On Thursday afternoon three of Courage’s trustees wrote to me demanding that I inform Barrett Brown that he could no longer be a Courage beneficiary, on the basis of “nasty adversarial remarks” about WikiLeaks. In response, I reminded the trustees that Barrett has consistently and publicly defended Julian Assange’s right to publish, and that he had made clear his willingness to help us campaign on this issue. I also reminded them about what Courage was set up to do:
“Courage supports our beneficiaries because they have spoken out, at great risk to themselves, in order to make the world a better place. I am fundamentally and implacably opposed to excluding anyone from beneficiary status on the basis of their political speech, and still more when that comes out of responding angrily to being baited on twitter.”
Late on Thursday evening, I received another email in which I was told to “sort this matter out tomorrow.” In the circumstances, I was left with no option but to tender my resignation.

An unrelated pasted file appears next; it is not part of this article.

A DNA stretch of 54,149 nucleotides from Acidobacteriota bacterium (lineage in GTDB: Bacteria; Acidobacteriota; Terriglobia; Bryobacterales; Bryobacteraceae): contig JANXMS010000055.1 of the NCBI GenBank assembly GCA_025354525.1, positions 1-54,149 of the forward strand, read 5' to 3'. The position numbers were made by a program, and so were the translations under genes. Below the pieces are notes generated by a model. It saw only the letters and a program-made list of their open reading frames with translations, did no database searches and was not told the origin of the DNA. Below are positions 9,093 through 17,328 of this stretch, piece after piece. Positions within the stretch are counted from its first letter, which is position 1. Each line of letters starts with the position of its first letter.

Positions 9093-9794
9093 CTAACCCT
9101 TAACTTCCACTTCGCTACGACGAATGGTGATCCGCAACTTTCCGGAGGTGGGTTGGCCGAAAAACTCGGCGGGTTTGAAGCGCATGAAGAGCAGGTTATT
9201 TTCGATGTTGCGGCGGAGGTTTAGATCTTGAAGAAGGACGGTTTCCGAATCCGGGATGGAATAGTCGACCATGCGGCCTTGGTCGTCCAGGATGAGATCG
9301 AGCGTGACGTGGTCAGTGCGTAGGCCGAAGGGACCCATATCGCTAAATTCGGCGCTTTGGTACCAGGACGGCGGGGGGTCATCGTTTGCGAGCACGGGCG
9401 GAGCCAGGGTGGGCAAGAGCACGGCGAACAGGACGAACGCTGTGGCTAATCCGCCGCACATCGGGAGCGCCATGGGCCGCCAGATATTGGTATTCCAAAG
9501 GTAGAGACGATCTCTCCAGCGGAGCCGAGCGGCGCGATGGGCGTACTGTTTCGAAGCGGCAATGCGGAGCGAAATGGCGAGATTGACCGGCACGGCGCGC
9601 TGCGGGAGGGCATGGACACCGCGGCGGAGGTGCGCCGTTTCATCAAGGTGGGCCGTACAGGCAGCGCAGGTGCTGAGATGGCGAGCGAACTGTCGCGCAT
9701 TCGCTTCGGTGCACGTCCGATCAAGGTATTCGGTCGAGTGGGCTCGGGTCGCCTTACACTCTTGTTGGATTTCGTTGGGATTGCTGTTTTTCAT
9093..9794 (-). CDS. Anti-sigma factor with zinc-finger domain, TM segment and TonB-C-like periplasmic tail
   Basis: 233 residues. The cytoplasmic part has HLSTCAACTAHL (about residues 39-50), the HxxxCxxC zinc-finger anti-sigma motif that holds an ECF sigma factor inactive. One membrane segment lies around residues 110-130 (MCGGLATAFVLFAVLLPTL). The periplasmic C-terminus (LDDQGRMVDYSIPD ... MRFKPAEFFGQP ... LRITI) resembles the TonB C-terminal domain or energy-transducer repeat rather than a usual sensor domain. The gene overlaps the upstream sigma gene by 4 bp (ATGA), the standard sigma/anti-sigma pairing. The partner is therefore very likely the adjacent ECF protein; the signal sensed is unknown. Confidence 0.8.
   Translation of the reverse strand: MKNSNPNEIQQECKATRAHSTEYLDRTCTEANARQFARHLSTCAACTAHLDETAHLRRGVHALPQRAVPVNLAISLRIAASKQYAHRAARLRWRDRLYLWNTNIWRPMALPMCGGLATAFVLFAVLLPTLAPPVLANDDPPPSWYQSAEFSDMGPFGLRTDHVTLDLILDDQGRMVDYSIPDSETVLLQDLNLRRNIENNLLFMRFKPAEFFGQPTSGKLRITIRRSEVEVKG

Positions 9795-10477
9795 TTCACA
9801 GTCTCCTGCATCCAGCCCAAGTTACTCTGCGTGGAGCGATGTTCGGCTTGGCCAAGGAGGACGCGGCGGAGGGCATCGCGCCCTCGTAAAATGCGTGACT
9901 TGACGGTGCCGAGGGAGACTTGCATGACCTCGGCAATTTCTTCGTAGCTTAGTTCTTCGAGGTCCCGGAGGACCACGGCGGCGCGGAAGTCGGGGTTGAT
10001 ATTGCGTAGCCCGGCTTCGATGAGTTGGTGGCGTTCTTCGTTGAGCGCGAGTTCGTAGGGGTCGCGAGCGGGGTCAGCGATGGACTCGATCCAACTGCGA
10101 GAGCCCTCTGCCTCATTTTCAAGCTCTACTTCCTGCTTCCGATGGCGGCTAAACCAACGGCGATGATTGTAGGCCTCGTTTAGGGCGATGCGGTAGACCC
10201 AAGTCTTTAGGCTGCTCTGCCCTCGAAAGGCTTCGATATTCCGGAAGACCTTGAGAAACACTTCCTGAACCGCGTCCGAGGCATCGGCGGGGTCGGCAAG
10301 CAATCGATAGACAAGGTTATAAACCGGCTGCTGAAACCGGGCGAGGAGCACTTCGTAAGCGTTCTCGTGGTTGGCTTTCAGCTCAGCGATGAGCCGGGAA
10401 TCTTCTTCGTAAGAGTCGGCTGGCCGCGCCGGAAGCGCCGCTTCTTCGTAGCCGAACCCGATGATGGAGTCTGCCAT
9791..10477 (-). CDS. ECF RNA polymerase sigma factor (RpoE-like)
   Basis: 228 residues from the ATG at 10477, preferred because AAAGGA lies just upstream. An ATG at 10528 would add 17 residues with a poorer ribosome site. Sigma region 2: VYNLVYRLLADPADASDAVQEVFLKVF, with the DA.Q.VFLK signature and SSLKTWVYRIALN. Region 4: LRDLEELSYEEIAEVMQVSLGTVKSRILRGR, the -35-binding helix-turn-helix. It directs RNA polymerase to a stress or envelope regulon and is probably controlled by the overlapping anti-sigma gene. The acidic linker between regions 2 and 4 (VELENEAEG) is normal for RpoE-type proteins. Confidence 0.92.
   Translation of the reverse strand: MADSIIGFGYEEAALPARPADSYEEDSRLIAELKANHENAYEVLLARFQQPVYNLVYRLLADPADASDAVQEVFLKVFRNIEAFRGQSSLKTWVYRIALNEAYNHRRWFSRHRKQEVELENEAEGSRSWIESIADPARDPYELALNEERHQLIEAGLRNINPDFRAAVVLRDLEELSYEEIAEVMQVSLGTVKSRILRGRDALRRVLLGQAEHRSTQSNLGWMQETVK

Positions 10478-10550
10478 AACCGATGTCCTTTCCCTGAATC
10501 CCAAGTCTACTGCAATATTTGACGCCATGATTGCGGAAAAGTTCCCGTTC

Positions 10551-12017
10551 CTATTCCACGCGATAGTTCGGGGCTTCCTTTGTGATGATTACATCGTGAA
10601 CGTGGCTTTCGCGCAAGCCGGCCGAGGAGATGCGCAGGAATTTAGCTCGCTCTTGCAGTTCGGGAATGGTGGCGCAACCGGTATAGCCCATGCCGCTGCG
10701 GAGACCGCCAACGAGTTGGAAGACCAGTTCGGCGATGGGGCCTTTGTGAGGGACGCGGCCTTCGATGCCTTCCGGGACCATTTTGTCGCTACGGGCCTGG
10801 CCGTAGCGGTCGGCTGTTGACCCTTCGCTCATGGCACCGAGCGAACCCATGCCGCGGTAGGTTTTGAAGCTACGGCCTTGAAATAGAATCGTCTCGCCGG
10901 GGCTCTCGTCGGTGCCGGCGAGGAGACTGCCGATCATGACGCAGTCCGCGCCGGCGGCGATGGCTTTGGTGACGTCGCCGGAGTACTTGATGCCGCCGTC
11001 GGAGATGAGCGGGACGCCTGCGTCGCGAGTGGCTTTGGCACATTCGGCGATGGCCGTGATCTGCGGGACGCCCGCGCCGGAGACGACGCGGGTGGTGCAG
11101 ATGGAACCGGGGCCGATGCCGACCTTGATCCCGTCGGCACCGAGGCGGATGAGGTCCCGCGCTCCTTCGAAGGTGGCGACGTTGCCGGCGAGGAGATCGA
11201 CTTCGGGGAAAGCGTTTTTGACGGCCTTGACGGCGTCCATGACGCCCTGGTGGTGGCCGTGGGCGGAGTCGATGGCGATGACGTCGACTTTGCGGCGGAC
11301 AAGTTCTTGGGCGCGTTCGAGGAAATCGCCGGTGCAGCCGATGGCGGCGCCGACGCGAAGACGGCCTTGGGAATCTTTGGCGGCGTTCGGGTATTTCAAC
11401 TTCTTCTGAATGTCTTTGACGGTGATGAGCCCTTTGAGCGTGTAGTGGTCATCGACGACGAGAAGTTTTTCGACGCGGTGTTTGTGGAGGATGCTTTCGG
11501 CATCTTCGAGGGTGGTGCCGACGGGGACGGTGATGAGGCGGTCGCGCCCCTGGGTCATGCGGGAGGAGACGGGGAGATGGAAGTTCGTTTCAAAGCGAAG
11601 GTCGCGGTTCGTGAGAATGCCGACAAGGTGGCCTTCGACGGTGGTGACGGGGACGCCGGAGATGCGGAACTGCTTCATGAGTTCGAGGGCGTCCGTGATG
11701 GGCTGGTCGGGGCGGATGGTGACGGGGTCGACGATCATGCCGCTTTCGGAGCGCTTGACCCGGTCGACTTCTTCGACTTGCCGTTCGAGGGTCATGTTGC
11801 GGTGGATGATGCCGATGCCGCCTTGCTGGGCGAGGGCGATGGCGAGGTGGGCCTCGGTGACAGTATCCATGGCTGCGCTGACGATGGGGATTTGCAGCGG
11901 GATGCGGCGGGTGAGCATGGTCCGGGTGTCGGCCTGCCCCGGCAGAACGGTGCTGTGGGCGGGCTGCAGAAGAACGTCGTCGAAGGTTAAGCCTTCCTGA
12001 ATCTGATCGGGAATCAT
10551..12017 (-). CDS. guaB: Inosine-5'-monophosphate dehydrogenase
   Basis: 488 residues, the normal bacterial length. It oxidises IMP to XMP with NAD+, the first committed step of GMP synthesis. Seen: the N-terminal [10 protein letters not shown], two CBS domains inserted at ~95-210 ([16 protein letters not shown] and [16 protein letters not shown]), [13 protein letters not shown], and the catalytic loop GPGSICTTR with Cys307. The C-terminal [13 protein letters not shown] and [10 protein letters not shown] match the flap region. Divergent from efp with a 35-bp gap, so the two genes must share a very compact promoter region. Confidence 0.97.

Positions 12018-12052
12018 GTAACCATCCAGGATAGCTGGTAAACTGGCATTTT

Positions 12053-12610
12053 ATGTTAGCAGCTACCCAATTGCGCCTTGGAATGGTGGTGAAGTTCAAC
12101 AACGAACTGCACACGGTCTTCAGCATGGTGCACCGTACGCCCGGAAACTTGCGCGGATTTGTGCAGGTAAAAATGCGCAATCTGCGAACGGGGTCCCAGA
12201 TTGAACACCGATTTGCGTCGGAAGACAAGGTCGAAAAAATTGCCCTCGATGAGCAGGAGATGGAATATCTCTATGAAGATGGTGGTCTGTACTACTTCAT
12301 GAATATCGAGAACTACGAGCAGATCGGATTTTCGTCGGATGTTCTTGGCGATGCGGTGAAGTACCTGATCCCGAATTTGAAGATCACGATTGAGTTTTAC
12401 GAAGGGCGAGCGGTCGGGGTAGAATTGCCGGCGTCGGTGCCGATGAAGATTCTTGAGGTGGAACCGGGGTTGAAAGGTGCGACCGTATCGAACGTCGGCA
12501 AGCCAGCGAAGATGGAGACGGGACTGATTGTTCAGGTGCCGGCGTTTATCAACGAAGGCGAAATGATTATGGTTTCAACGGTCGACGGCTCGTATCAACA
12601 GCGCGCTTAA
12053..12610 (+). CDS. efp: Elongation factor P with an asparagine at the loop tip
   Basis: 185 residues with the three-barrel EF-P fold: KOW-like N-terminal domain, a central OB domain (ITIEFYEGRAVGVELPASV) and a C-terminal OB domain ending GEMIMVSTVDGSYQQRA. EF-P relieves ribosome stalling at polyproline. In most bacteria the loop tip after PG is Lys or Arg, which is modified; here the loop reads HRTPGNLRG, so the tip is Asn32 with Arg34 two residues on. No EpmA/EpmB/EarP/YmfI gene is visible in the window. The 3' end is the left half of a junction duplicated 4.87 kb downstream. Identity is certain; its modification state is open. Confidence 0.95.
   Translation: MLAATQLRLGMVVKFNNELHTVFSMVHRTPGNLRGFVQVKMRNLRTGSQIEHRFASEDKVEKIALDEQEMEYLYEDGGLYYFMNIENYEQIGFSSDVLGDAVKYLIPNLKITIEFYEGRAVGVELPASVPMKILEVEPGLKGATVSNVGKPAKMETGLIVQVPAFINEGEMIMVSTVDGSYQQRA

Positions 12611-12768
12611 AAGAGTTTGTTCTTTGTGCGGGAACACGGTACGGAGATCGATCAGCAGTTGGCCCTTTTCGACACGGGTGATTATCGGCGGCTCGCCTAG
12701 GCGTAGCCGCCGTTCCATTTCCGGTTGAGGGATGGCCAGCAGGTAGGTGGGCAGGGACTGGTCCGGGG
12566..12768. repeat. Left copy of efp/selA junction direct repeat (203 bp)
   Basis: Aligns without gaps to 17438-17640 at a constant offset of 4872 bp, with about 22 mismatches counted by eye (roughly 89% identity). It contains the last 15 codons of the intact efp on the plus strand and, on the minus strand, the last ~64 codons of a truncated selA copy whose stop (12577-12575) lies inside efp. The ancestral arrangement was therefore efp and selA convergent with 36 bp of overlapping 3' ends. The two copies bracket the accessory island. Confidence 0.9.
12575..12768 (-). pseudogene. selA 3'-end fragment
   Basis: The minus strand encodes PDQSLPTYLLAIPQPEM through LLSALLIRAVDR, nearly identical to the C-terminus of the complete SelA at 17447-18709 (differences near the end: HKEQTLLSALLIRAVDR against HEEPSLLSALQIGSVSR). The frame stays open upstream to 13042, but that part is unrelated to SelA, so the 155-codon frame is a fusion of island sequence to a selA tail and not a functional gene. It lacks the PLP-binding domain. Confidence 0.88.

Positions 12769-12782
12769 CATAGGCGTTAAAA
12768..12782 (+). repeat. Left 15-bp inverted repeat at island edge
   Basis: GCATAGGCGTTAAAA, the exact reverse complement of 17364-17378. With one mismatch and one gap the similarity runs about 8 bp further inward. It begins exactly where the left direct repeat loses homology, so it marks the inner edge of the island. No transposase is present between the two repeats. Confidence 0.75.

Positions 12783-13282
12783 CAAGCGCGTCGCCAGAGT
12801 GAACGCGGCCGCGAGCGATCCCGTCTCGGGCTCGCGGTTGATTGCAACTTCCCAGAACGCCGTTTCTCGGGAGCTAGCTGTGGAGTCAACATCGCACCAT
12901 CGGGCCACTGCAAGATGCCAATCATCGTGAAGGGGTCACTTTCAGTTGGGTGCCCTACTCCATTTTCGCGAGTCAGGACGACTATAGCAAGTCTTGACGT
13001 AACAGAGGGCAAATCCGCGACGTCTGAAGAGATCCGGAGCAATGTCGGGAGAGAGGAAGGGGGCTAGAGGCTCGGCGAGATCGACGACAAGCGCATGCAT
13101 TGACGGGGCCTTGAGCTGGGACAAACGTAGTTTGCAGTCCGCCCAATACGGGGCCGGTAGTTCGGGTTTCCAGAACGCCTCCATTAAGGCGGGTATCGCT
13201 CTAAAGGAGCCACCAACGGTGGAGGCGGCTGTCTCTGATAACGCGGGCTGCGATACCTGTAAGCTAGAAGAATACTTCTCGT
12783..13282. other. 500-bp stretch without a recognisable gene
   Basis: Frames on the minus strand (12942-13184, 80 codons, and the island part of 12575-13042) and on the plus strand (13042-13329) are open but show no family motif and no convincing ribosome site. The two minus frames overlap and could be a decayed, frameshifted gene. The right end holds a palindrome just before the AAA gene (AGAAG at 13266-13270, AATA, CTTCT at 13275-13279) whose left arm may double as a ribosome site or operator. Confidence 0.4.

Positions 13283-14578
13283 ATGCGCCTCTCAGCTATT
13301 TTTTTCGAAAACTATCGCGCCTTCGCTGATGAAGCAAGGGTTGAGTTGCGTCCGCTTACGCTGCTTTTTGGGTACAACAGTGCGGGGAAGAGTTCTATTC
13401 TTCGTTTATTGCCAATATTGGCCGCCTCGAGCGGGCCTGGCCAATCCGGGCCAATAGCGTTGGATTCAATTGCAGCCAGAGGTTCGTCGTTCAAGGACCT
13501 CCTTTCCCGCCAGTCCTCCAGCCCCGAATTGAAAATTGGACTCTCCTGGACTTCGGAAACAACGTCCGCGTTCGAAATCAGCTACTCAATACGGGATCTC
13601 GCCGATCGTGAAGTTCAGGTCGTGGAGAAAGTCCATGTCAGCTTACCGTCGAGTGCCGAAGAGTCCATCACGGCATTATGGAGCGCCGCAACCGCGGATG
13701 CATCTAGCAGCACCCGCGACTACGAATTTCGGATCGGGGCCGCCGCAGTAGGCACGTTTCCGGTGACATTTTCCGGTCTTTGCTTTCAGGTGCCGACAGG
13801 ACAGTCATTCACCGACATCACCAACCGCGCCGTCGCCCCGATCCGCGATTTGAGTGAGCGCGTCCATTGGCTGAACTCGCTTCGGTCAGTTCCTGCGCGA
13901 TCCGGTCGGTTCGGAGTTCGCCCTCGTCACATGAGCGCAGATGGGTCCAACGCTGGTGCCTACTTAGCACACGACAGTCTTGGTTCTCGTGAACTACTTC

Building Courage up into a useful organisation has been a major part of the past four and a half years of my life. I still believe that an organisation that fulfils Courage’s mission would be valuable to have around: we might just have to put together a new one.
I remain absolutely, unambiguously opposed to the withdrawal of Julian Assange’s asylum and the prospect of his extradition to the United States.
I do, however, have acute concerns about the way advocacy on this issue is developing. This is reflected, obviously, in the circumstances that have led to me resigning from Courage, but also in recent comments made by Jesselyn Radack, Bailey Lamon and Davey Heller (I agree with them). I have more to say about the likely consequences of the current trajectory with suggestions for how the situation can be remedied and will put those thoughts in writing.
Monday 13 August 2018
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